Another area addressed by the commission is the process of adjudicating civil rights complaints, which has been criticized for taking too long and not delivering relief to minority farmers.
A recommendation to give farmers the option to file discrimination complaints using the National Appeals Division instead of the Office of the Assistant Secretary for Civil Rights was not advanced as originally worded.
Commission member Toni Stanger-McLaughlin, CEO of the Native American Agriculture Fund, said the recommendation she and fellow Ag Subcommittee member Sarah Vogel put forth would allow a complainant to decide if they want their case to be heard within NAD or if they want it to go to the civil rights office.
“We're not trying to take anything away from civil rights,” Stanger-McLaughlin said, adding she has “so much confidence in the leadership in that office right now.”
She and Vogel argued that complainants might receive faster service from NAD, but the current head of that office, Frank Wood, told the commission the day after the recommendation was discussed that he foresaw difficulties implementing it.
The investigative function that now takes place in the civil rights office, he said, is “nonexistent” in NAD and “we would have to ramp that up somehow,” he said.
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In addition, Jennifer Nicholson, deputy director of the Office of Hearings and Appeals, said allowing NAD to handle discrimination complaints “would take more than just a rewrite to our regulations. I think our statutory mandate does not support this” and current regulations “clearly exclude complaints of discrimination.”
Monica Rainge, deputy assistant secretary for civil rights, policy and stakeholder engagement, echoed Wood, saying that “NAD is not equipped to do investigations.” In addition, where the civil rights office allows 180 days for a discrimination complaint to be filed — and can extend a waiver if necessary — the timeline for NAD is much shorter.
“Once you get a letter saying you have an adverse claim, you get 30 days to file a NAD appeal,” Rainge said. “And if you don't, that appeal right is lost. So I think one of the consequences of trying to fast-track a process is that some people will lose their rights simply because they don't act fast enough.”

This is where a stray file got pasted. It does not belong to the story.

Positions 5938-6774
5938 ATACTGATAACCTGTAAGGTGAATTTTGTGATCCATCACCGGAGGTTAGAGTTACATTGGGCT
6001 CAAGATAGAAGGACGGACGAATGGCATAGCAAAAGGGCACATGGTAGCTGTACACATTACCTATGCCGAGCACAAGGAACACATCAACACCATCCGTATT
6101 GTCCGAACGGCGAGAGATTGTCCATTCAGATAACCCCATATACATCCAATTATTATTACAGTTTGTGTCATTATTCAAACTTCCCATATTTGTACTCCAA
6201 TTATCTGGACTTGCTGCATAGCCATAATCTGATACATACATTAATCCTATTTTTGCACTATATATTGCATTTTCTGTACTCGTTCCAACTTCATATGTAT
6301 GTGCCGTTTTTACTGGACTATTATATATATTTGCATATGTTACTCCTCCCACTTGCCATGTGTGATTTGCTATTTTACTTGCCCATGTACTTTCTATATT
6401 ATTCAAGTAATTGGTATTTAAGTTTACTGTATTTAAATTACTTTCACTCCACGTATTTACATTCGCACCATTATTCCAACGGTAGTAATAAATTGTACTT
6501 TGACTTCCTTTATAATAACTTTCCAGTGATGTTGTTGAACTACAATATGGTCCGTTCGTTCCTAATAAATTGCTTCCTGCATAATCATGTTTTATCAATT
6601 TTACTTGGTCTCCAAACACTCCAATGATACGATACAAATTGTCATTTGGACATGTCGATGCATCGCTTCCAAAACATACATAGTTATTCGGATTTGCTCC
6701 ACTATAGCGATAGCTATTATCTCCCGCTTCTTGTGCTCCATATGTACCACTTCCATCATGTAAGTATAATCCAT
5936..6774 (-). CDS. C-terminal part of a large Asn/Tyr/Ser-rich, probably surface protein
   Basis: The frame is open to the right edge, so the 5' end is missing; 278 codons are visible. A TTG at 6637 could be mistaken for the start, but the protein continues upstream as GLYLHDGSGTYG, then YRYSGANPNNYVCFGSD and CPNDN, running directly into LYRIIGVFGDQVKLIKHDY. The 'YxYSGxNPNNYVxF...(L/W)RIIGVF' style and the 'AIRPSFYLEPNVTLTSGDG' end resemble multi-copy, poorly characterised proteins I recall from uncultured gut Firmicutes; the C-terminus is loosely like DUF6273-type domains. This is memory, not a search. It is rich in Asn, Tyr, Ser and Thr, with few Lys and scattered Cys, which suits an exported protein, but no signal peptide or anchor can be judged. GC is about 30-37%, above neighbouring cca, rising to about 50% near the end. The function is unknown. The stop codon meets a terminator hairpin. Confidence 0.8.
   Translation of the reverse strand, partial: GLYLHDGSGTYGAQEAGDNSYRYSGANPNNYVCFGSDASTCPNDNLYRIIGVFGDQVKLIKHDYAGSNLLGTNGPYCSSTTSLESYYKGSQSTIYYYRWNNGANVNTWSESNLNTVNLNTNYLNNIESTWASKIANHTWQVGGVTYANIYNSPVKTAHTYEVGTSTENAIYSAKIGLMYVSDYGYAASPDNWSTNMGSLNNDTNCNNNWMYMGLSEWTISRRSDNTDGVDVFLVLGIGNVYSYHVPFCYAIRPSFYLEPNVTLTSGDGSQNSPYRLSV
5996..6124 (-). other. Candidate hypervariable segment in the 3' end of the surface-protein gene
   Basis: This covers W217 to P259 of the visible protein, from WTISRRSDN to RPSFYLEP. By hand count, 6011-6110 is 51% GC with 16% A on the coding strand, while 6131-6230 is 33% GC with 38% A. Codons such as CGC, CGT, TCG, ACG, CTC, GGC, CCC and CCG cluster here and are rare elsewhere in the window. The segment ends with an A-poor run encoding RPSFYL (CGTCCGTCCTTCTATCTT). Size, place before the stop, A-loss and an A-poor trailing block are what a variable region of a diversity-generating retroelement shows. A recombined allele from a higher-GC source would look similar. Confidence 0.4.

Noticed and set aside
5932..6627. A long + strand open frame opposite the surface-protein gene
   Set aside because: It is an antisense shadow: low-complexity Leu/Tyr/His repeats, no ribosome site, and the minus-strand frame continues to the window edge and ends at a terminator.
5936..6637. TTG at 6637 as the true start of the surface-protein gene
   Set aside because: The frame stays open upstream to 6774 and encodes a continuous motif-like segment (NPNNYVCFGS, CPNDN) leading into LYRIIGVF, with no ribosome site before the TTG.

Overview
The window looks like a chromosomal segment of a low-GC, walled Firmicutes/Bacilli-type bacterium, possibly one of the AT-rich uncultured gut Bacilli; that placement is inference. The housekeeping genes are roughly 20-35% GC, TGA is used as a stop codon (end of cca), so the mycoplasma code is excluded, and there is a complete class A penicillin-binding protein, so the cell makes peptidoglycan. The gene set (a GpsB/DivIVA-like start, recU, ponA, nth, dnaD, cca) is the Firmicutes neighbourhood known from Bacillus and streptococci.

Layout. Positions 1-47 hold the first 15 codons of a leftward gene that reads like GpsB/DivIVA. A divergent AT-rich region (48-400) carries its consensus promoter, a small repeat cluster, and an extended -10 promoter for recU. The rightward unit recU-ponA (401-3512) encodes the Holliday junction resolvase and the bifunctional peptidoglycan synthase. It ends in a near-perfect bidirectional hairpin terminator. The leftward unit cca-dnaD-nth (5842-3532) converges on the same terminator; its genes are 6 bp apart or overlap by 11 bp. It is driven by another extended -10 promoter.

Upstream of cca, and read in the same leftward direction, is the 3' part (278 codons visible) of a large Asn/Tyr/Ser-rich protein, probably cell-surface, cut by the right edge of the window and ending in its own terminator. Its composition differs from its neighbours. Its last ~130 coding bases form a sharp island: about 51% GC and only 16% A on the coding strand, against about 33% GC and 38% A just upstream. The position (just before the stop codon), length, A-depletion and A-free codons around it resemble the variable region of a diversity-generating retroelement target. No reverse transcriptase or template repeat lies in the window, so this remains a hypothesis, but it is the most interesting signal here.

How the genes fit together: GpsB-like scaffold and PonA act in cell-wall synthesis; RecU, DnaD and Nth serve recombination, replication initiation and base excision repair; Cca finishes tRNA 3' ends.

The commission ended up approving a recommendation that OASCR be funded at a level allowing it to process complaints in 180 days, and that USDA should examine “alternative program complaints models,” perhaps based on NAD’s process.
Penny Brown Reynolds, USDA's deputy assistant secretary for civil rights, management and operations, told the commission the office is involved in a top-to-bottom review to process complaints faster and better.
“We want to improve the process in such a way that it doesn't matter who's sitting in the White House,” she said, noting the office is “fully funded” at about $31.7 million, an increase of $12.5 million.
“Everybody is gathering right now in our agency and looking at every single process that we are doing, and seeing how can we make it better?” she said. “We need technology, so we're in the process of upgrading our technology.”
The future actions of the commission are yet to be determined; Deputy Secretary Jewel Bronaugh, the commission's co-chair, plans to leave her position soon. The date of the next commission meeting has not been set, but USDA said, “We look forward to (its) continued work … to advance equity and to build a USDA that is inclusive of underserved communities.”
“I'm proud to be part of this historic change,” Haynie said. “And I'm hoping that the changes that we make will reverse the downward trend for African American farmers and landowners in the country.”